For ages, Ladakh has been the mecca for bike riders. Almost every travel rider has been there for at least once in their lives. Today, I am going to tell you about the magnificent journey from Manali to Leh.
The picturesque beauty of this climb is delightful to ride along. On a rainy day, Mom, this place becomes a heaven. The small village of Marhi marks the final ascent towards Rohtang Pass. Every turn brings you to something more delightful to look at.
The vivid colors of nature here makes you want to come back over and over.
We stopped at one such place to look at this marvel. This picture doesn't do half the justice to the scene, Mom. The clouds above added an appealing blanket to the already mesmerizing view. A few clicks later, we finally began the final ascent to Rohtang Pass.
Rohtang is almost always snow-covered, attracting a plethora of tourists. We thought to stop here for a cup of tea, only to find that the management removed the shops to conserve the place. The very gradual slope along the road was a sight to look at. The sun was shining partially on the peaks, through the clouds. And Mom, while coming back, a heavy mist of clouds surrounded us. The visibility was hardly a few meters. Just 51 km ahead of Manali, I was already in love with the journey.
Drive down to Darcha was quite good. Along the Chenab Valley, we stopped at Tandi. This place has an infamous board, saying "This is the last petrol pump in the next 365km". The two oil cans which you gave me Mom, were used here. We started at around 4 from Tandi, towards Darcha. Bhag River flows along Keylong, Jispa, and Darcha. We reached Darcha at around sunset and found ourselves a place for the night. Laal Singh Ji has a cozy little cottage with a row of beds in it. At a measly 150/per head, it was a pleasant night's sleep we needed for the dreaded ascent coming up.
We had to cross two water streams here. At the first one, my helmet, along with the GoPro attached to it, fell down towards a very steep gorge in the valley. I was lucky that it got stuck against a stone, almost halfway down to the river. A brave co-traveler went along that steep slope to retrieve it. We continued towards the tough Baralacha La. The higher we went, the colder it got.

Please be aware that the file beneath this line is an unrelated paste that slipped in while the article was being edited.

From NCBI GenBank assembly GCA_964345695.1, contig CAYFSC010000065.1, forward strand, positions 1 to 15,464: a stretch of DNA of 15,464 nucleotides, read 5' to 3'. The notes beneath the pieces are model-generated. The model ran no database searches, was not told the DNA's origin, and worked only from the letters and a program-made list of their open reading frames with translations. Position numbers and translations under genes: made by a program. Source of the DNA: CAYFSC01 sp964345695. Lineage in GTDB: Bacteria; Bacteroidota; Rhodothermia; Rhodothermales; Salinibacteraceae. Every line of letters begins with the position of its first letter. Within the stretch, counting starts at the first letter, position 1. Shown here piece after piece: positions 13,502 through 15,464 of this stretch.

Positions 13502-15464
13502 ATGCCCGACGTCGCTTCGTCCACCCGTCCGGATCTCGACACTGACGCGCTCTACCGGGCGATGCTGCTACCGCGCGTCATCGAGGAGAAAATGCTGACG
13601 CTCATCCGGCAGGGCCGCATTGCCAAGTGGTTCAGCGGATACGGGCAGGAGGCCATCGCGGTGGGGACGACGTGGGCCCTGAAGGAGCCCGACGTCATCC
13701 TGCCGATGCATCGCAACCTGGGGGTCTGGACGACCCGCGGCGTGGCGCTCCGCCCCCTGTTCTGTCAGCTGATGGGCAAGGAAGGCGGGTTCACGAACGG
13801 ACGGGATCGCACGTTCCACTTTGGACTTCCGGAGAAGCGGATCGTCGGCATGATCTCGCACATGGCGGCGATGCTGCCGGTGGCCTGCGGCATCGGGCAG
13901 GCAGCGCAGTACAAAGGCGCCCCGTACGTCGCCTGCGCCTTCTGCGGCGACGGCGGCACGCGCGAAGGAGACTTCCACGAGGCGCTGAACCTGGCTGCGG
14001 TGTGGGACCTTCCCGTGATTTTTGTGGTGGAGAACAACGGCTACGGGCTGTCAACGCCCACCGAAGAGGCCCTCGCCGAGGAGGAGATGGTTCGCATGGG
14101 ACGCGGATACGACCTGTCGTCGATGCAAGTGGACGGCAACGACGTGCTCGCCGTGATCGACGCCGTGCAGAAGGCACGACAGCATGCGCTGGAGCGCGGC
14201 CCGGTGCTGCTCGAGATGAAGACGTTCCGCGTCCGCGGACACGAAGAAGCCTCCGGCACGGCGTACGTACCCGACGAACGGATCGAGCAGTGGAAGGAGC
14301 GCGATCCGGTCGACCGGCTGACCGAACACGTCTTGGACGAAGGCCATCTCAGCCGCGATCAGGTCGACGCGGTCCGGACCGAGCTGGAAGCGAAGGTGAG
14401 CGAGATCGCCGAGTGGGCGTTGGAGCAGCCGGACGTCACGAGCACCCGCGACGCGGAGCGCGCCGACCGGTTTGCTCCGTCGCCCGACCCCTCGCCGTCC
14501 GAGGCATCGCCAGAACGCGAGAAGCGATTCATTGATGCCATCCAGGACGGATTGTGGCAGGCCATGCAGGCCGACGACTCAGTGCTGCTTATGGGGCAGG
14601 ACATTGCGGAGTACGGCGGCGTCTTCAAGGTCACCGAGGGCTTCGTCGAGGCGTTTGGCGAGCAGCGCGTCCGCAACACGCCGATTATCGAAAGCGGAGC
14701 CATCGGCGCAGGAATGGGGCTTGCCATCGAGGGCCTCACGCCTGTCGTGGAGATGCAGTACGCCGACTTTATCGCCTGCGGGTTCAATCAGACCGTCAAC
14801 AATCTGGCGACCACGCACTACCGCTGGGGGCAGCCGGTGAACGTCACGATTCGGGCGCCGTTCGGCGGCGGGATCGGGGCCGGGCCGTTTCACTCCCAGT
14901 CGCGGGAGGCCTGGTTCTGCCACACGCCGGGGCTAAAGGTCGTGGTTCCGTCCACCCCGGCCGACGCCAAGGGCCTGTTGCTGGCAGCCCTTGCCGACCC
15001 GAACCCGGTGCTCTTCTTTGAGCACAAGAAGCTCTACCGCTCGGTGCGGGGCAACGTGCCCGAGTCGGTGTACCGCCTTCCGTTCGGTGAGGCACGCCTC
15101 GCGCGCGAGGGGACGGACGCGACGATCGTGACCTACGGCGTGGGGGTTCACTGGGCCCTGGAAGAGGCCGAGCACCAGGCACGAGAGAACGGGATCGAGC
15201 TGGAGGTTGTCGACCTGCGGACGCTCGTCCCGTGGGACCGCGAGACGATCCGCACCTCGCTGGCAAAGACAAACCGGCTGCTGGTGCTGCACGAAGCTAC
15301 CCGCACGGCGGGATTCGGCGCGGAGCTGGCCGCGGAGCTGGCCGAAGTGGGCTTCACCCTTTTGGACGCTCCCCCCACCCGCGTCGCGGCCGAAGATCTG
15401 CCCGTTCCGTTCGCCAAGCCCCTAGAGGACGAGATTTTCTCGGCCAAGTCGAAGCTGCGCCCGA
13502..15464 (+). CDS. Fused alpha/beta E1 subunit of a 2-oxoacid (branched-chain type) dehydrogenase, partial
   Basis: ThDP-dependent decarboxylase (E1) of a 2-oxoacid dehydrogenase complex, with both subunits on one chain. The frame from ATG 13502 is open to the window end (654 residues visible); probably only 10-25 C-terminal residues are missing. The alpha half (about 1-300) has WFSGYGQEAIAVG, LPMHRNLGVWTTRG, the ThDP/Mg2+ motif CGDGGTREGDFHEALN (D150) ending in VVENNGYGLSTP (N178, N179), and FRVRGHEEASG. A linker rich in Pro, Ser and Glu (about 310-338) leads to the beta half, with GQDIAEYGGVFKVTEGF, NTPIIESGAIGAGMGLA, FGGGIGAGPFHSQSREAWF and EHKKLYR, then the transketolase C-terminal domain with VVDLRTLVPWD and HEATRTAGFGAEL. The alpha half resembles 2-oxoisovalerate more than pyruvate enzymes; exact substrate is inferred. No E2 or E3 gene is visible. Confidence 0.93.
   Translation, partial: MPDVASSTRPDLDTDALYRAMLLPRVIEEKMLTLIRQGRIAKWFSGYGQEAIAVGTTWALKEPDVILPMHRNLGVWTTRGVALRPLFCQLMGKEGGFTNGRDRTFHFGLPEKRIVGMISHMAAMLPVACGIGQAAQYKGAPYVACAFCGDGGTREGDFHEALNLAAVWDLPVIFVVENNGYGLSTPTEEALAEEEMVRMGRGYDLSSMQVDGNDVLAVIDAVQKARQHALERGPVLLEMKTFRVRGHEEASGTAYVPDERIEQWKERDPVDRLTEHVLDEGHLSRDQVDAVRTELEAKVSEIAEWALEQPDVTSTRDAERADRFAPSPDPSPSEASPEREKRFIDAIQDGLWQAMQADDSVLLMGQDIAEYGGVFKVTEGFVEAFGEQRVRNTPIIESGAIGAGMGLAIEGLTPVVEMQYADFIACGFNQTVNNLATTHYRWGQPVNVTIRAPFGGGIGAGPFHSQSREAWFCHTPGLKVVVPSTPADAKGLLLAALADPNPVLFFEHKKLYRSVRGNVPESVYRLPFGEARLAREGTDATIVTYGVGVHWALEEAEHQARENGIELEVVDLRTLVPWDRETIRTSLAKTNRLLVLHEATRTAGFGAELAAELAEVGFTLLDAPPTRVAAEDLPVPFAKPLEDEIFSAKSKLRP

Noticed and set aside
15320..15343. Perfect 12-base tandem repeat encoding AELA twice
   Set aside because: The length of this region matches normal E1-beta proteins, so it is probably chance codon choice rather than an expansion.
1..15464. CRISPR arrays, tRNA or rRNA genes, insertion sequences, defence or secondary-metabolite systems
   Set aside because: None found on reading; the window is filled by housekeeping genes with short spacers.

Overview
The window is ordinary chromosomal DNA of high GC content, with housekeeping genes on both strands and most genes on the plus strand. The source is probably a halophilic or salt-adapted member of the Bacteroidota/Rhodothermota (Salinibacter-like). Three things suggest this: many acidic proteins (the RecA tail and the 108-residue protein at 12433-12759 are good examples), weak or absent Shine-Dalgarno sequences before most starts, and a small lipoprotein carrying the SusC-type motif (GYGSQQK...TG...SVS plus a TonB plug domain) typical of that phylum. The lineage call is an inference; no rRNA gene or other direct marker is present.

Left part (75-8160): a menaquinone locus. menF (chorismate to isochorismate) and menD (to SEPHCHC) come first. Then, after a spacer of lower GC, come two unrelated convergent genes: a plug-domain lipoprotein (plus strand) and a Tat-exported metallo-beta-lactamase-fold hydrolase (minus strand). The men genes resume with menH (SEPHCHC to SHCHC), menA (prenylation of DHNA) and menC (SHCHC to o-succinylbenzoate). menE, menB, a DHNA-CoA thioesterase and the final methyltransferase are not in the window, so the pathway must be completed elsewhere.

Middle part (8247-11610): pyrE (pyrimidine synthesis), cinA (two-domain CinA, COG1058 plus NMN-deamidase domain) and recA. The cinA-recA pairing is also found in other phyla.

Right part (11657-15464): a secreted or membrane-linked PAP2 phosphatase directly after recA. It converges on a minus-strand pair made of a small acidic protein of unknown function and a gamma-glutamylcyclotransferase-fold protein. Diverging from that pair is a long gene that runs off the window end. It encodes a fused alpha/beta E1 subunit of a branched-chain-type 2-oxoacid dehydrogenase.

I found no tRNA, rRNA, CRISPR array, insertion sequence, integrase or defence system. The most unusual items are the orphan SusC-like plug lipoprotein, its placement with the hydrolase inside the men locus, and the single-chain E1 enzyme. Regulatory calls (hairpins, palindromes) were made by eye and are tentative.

It had grayish ice on the top with some fresh white snow in the middle. It was freezing cold. We stayed there for a while. Captivated. The ascent further was even tougher.
Though it's not the highest of the passes that we visited, it sure was rough when it comes to weather. Snow covered roads and water streams paved a way down to the other side of the pass. Two of my co-travelers had symptoms of AMS, so we had to take a break at Sarchu army camps. And then we entered the borders of Jammu & Kashmir.
After that, Mom, as if a switch was turned on. The Great Himalayas showed me their magic. The mountains were no longer just huge, they were giant and majestic. Along the Tsarap River, we soon reached the famous Gata Loops. The two pictures above, Mom, are from two different times I visited there. A total of 21 loops, take you from the banks of Tsarap at 4190m to a height of 4630m. It was one crazy ride. After a few stops later, we reached another pass called Nakee La. This was the easiest of all the passes we rode through. Nakee La also has Lachulung La in its vicinity, separated by a moderately wide valley.
Weather changes unpredictably in the mountains, Mom. The moment we started hiking Lachulung La, thick black clouds were hovering around the peaks. The descent of Lachulung La was rough, but a quick one. A snowfall in the evening could've been really painful. We rushed to the next destination. Pang.
I thought to write about Manali to Leh Mom, but this letter is getting way too long. So I'll write you another one, from Pang to Leh. And really really soon.
Your Stubborn Child,